“Rebellion” by Karen Sandler

“Rebellion” by Karen SandlerRebellion by Karen Sandler
Series: Tankborn #3
Published: 2014 by Tu Books
Genres: Young Adult, Science Fiction
Pages: 396
Format: Hardcover
Source: Purchased
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Rebellion is the third book in the Tankborn trilogy, a YA dystopian series featuring diverse protagonists, cyborgs, and (you guessed it!) a rebellion.  Minor spoilers from the previous two books, but I’ll try to keep them as minimal as possible.

Kayla is a GEN, or genetically engineered human.  Devak is a highborn.  The two of them shouldn’t be in love, but they are, even as the world falls apart around them as GENS begin to fight for their rights.  The previous book ends with an explosion, and both point-of-view characters think that the other is dead.

Devak wakes up after healing in a GEN tank (think the bacta tank from Star Wars) to find that his social status has been demoted, and that his grandfather has sacrificed almost everything they own to heal him.  He learns of Kayla’s death, but doesn’t want to believe it.  When he discovers that she might be alive, he’ll do everything in his power to reunite with her–but now that he’s no longer a highborn, he has to learn how to navigate the world from a different perspective.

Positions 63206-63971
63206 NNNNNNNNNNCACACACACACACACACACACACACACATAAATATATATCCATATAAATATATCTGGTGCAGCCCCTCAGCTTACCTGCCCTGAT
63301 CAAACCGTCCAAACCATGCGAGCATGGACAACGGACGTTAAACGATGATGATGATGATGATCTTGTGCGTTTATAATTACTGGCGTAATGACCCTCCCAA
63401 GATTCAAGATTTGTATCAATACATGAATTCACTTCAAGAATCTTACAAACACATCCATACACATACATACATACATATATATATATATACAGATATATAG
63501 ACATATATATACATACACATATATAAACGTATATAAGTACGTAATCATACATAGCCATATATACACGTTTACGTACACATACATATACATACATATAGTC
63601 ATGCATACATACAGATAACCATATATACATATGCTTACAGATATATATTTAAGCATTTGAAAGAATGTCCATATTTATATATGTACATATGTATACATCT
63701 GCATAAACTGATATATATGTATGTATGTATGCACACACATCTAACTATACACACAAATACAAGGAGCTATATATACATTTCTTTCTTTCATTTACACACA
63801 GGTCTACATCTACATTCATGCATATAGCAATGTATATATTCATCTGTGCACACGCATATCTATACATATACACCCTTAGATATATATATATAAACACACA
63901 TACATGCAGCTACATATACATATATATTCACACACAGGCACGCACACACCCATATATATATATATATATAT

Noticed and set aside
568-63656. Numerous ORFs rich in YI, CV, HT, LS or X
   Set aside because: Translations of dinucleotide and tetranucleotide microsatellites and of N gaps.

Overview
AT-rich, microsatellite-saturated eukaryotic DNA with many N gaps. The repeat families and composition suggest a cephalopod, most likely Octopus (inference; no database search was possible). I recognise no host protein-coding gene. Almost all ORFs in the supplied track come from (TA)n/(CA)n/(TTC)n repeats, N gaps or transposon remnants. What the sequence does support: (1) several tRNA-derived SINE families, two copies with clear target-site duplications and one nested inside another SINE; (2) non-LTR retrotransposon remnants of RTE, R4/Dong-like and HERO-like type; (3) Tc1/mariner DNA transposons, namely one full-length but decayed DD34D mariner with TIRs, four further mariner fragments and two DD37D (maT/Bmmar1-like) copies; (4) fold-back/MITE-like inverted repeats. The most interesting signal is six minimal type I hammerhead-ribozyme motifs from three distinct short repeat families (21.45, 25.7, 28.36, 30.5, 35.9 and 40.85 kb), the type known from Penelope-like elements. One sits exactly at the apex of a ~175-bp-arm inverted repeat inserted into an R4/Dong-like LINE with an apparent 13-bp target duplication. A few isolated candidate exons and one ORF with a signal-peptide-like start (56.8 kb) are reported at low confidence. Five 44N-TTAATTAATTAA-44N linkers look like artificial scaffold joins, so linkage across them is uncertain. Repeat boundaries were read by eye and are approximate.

Meanwhile, Kayla has been kidnapped by her mother, who is one of the leaders of a terrorist/extremist group known as the FHE.  She’s pretty much a hostage, but soon begins to realize that the FHE wants her for a reason, and attempts to uncover their secrets.

The Tankborn trilogy is very similar in structure to the Hunger Games, and I saw a lot of similarities between Rebellion and Mockingjay.  But while I did enjoy the sociopolitical commentary, I found Rebellion a bit lacking, especially compared to the rest of the trilogy.  This is mostly because Kayla is an idiot.  She made a lot of stupid and avoidable mistakes that should have given her away, and yet she manages to plot against the FHE with almost total impunity.  I had a hard time believing she could lack so much discretion, especially for someone who has TWO BRAINS.  I mean, yes, she is a teenager, but c’mon.  She had way too much plot armor to be believable.

If it weren’t for my annoyance with Kayla, the book would have been much more enjoyable, especially because it has so many cool elements–cyborgs, commentary on social class and extremism, fighting on the backs of giant spiders in the desert, etc.

Overall verdict: Great idea, but mediocre execution.

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